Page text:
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Questions tagged [linguistics]

This tag is for questions about linguistics, the scientific study of language and its structure. It can involve areas like phonology, morphology, syntax, semantics, and phonetics.

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Re film title, "Kinds of Kindness" [duplicate]

Ever since I've heard the title Kinds of Kindness it's been bouncing around my head. I'm curious whether a technical term exists for linking two words with homonymic stems, as occurs here. My surface ...
FILMFAN0100's user avatar
4 votes
3 answers
252 views

Term for pronouncing every letter, like t in water

Native USA English speakers frequently skip (or elide?) certain letters, like the t in water, and modify others. What is a term for someone who (self-consciously?) pronounces every voiceable letter? P....
Richard Haven's user avatar
0 votes
1 answer
29 views

How to write a name of competition in an article? [duplicate]

Hi I am translating text from Polish to English. I would like to ask you about your thoughts on it: A title of a newspaper is in Polish, do I need to add quotation marks or italics? The name of ...
Milena's user avatar
  • 9
0 votes
0 answers
16 views

What's the rule about using I first in a sentence with multiple noun or pronouns? [duplicate]

A sentence can be written as I and my friends And My friends and I There are several references for both sentences but I want to know the rule for the first one.
Huma's user avatar
  • 1
0 votes
1 answer
60 views

What s, if any, the type of noun modifier for the receiver of a verb

I'm looking to find what it is called when a noun is modified by a prefix/suffix to mean that it is someone who receives x. And also, if there are examples of it in languages that are simple. The best ...
Durakken's user avatar
  • 121
5 votes
2 answers
441 views

Term for Foreign Speakers of a language using the prepositions etc. of their mother tongue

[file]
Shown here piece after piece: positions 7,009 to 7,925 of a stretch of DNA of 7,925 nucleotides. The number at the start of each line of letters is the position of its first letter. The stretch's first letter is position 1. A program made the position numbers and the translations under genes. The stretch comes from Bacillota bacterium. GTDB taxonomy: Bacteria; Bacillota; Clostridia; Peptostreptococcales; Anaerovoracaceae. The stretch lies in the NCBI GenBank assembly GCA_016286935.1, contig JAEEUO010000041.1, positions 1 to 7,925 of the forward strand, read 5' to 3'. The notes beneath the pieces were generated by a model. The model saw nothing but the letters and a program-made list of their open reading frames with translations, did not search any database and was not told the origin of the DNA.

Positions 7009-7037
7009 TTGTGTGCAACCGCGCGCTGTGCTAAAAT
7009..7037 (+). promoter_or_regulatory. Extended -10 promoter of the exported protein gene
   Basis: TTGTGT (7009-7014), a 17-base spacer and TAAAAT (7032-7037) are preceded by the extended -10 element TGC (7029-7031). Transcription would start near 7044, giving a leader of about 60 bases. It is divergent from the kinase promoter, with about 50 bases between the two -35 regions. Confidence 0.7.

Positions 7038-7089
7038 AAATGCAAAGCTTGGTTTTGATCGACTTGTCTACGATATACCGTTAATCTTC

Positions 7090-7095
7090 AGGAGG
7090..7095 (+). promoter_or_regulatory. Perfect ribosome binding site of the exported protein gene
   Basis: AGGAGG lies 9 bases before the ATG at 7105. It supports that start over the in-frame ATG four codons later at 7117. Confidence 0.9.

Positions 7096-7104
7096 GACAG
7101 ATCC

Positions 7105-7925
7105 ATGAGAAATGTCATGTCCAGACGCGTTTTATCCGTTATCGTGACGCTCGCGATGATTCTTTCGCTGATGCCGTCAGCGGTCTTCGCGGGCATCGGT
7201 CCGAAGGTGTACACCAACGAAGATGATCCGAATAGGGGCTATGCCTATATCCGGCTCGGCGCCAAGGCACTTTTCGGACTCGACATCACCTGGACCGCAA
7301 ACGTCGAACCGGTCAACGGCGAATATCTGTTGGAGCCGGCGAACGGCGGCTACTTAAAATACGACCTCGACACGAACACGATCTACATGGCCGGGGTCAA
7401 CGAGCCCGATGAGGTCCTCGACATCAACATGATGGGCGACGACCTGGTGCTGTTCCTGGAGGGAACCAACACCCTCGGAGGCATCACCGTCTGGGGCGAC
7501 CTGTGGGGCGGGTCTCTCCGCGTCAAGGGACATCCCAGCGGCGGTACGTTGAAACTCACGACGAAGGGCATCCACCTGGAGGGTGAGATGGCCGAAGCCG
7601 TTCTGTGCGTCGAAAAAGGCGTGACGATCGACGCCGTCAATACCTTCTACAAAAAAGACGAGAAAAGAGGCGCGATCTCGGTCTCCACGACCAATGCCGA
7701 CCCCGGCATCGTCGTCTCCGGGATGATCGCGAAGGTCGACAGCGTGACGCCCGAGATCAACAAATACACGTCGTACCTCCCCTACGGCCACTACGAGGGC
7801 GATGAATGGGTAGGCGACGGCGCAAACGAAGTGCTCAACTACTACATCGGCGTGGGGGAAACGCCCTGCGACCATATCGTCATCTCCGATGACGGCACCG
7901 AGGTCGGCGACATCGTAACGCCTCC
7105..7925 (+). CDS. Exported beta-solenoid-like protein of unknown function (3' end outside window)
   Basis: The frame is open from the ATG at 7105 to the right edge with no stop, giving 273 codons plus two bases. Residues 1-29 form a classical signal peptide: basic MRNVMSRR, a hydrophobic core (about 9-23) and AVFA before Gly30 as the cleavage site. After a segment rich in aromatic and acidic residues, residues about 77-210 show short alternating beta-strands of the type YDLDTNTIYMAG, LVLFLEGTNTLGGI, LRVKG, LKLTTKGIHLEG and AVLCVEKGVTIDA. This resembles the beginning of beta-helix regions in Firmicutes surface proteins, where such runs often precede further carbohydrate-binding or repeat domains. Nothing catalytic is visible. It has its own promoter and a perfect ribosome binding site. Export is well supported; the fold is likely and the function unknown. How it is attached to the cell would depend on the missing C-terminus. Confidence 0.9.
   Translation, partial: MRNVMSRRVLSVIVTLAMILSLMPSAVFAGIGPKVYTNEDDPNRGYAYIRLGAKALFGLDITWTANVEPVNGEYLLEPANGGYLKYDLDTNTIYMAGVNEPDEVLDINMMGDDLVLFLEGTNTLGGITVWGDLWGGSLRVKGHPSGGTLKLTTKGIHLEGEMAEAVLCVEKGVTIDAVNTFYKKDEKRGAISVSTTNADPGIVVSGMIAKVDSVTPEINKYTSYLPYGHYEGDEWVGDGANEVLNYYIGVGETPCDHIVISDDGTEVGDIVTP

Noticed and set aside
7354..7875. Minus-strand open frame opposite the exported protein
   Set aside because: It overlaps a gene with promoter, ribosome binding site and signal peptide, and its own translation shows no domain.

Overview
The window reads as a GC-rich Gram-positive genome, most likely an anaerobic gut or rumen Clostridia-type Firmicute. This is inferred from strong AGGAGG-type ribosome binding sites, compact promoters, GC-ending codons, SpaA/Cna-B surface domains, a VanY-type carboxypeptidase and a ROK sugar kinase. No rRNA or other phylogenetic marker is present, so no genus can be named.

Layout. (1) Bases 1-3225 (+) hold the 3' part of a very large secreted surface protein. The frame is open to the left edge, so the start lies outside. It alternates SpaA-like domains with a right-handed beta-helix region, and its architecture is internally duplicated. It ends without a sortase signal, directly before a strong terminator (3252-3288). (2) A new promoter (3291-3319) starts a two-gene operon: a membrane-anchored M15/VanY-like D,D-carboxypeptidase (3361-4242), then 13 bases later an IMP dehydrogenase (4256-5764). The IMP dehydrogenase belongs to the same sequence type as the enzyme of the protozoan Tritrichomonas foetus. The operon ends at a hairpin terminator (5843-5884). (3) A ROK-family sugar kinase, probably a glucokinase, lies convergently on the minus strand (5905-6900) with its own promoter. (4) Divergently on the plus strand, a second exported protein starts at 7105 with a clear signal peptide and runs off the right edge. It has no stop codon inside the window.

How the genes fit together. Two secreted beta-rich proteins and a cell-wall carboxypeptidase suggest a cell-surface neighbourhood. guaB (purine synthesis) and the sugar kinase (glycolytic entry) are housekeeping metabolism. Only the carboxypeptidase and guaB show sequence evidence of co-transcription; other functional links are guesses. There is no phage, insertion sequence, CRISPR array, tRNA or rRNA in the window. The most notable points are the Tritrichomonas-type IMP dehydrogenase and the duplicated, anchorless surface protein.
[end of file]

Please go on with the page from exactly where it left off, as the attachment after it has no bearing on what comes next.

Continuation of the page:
One of the things I notice when conversing with people who have largely achieved full conversational English, is that they have the correct noun, verb and adjective vocabulary, but they frequently (...
Brondahl's user avatar
  • 334
0 votes
0 answers
46 views

Term for a word based on an initialism

I recently came across the word 'geeb', a pronunciation and "wordification" of 'GB', itself an initialism of 'gravity bong'. It reminded me of 'okay', which has a similar relationship with '...
donotread123's user avatar
0 votes
2 answers
307 views

Proper usage of the word “conducive” in some constructions

The most common and non-problematic use of this word is followed by “to” and a specific result, in a sentence like this: This environment is not conducive to good sleep. However, some other uses I’...
alouette's user avatar
27 votes
5 answers
10k views

Is English really a non-tonal language?

The British Council Teaching English site says: English is not a tonal language – i.e. pitch changes in words do not change meanings. Patterns of pitch changes (intonation patterns) are [instead] ...
Sazzad Hissain Khan's user avatar
0 votes
0 answers
33 views

What is considered to be a "topic element"?

I can't make out clearly what could be defined as a "topic element". In "A Communicative Grammar of English", Geoffrey Leech has written: Fronting is often accompanied by ...
Gray Q.B's user avatar
2 votes
1 answer
247 views

What is the recent etymology of the American expression "mosey''?

The two Spanish prevailing explanations that get repeated are the Spanish vamos and the British dialectical mose about. These explanations are at least two decades old and predate the internet ...
Mirliton's user avatar
4 votes
2 answers
397 views

What is the word for the fusing of, for example, "-ed" and the final consonant "d" to give the ending (with voice removed) of "bent"?

Instead of giving the past tense form bended, the verb bend fuses together bend and -ed and removes voice, producing bent. Lent and sent are produced in similar fashion. What's the word for the fusion ...
ool's user avatar
  • 151
0 votes
4 answers